One could say 2017 was a busy one for Mike Mendoza.
The triathlete from South Chicago was competing in tons of Ironman 70.3 events. Tons. Some earned him wins in his age group. A few earned him qualification to the 70.3 World Championships. Week after week, month after month, he was stacking finishes. 24 of them to be precise (27 if you count the races that had the swim canceled). 24 complete Ironman 70.3 events, in eight months. Some back-to-back. Lots of drives. Flights. Hotels. Massages. So. Many. Races.
He’d achieved so much in a year’s time—more than he ever dreamed. But it was the last race of the year that really got his goat.
“My last race of 2017 was at 70.3 Cabo in Mexico,” Mendoza recalls. “I had my Marine friends and family there to celebrate—it was Memorial Day, a special day for me, and it was the end of an amazing journey.”
When you’ve completed a total of 24 official 70.3 races in a span of eight months—a total that earned him an official Guinness World Record—losing a recovery tool, namely his massage stick to overzealous airport security…it smarts.
“I couldn’t believe it; I went an entire year with that Ugly Stick keeping me going from race to race, flight to flight but the last race, airport security confiscated it!” he said with a laugh. “I was like c’mon, it’s a massage tool, a medical device,” but they said it was longer than 12 inches and I couldn’t fly with it.
Now 42, Mendoza continues to spread the world of sport for injured or service-retired military men and women. In his estimation, it’s the least he can do; sport—specifically triathlon—provided the structure that he so needed when an injury from his service overseas placed him on the sidelines.
“Triathlon was it for me; a way to recover emotionally and physically,” he says.
In 2006, Mendoza was on a mission in part of a Marine platoon serving as a sniper in Iraq before being hired as a private contractor in Iraq and Afghanistan. In Iraq during Operation Iraqi Freedom in Al Anbar Province, his team was ambushed by a rocket-propelled grenade fired by the enemy, disabling the vehicle. It was Mendoza who help lead his injured commander out of harm’s way. The act earned the Silver Star, which was upgraded to the Navy Cross, the second-highest award for valor.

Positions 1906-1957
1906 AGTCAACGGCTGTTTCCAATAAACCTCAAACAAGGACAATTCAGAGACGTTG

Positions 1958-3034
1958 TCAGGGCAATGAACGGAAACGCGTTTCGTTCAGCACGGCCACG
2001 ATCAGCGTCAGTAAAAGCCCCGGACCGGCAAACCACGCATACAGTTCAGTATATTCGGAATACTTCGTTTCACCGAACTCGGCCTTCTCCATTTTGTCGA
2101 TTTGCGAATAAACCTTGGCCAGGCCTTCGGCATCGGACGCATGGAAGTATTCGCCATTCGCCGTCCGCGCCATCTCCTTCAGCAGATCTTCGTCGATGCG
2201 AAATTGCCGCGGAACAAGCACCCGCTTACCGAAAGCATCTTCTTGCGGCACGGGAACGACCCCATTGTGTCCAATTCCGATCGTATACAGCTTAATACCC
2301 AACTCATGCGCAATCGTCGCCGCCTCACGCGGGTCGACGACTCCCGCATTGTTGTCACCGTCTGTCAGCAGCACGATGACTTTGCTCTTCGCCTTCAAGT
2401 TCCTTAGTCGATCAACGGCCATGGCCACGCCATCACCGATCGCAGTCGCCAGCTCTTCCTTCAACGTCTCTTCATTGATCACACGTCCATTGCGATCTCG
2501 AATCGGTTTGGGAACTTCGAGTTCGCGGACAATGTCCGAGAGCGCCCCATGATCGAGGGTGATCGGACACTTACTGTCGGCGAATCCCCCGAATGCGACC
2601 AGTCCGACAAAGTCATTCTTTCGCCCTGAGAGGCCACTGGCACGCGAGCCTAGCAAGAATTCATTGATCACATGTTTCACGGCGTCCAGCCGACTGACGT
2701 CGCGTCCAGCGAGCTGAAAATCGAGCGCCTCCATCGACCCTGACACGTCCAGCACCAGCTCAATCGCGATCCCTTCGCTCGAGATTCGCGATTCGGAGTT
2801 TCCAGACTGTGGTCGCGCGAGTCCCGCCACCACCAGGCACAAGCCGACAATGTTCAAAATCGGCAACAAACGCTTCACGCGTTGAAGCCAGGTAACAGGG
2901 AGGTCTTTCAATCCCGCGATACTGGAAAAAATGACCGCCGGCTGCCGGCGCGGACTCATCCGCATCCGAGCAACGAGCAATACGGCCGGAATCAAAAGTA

A year later while on assignment in Afghanistan, Mendoza took shrapnel to the chest from the enemy, sustaining a severe injury that took him out of the fight, but got him home alive, and earned him the Purple Heart.
Home in Chicago, Mendoza recovered from the injury but was looking for the structure that the Marines provided him. Enter the Semper Fi Fund.
“What really got me into doing triathlon was the Semper Fi Fund,” Mendoza says. “I first started it doing golf, but then learned about an entry-level clinic for triathlon and it was pretty fun."
“Triathlon was a totally different atmosphere than golf; playing 18 rounds vs four to seven days of training a week is totally different,” he added with a laugh.
He not only found out he enjoyed triathlon, he learned he was pretty good at it. “I took sixth and won my age group in my first triathlon,” he recalls. “I was like ‘well, let’s see what else I can do.’” He did his first Ironman 70.3 race at Steelhead in 2016, and his first Ironman in Louisville, later that year. “I surprised myself finishing in the low 10 hours.”
But he had bigger plans.
“That winter I read about reasons why people do an Ironman, and one was to raise money. Some guy had a record for 70.3s complete in a year, and my dumb ass was like ‘I can do that!’”
And so he did.
“I wrote it all out on a piece of paper; I could do this race, then drive to this one the next weekend, then fly here and do that one,” he recalls. “It came together. And I decided to do it for the Semper Fi and American Fund. They assisted me when I was hurt. When I was at the hospital in Germany, my wife was calling and our cell phone bill skyrocketed—the Semper Fi Fund took care of it, along with things like an air ticket for my wife and son so they could come to see me.”
He bought a Quintana Roo PRsix with a Stars and Stripes paint job—an apropos motif for an American hero. “ I started with a goal of raising $100 each race but quickly upped that to a few hundred. I had great support from people like QR; I called asking if I could get help, tires, brake pads, whatever I could because I was going through it all so fast.”
As races segued one to another and the races stacked up Mendoza collected a race sticker from every event; one for his bike box, one to be saved for levity.
At the beginning of the challenge, Mendoza targeted raising $50,000 for the Semper Fi Fund/America’s Fund. He ended up bringing in $71,754—well over his goal.
Today, he has a few races on his docket for 2023, including two Ironman 70.3 races, along with the Boston and Tokyo Marathons. For him, the chance to find structure was for him. But the chance to help give back and raise awareness for the group that helped him so much when he was in need was the greatest gift.
“You know, I accidentally found triathlon,” Mendoza says, “At first it was a curiosity, a chance to go see Florida at a race or whatever. But these races became my mission; I was working toward something. And with any mission, I'm not gonna do it half-assed."
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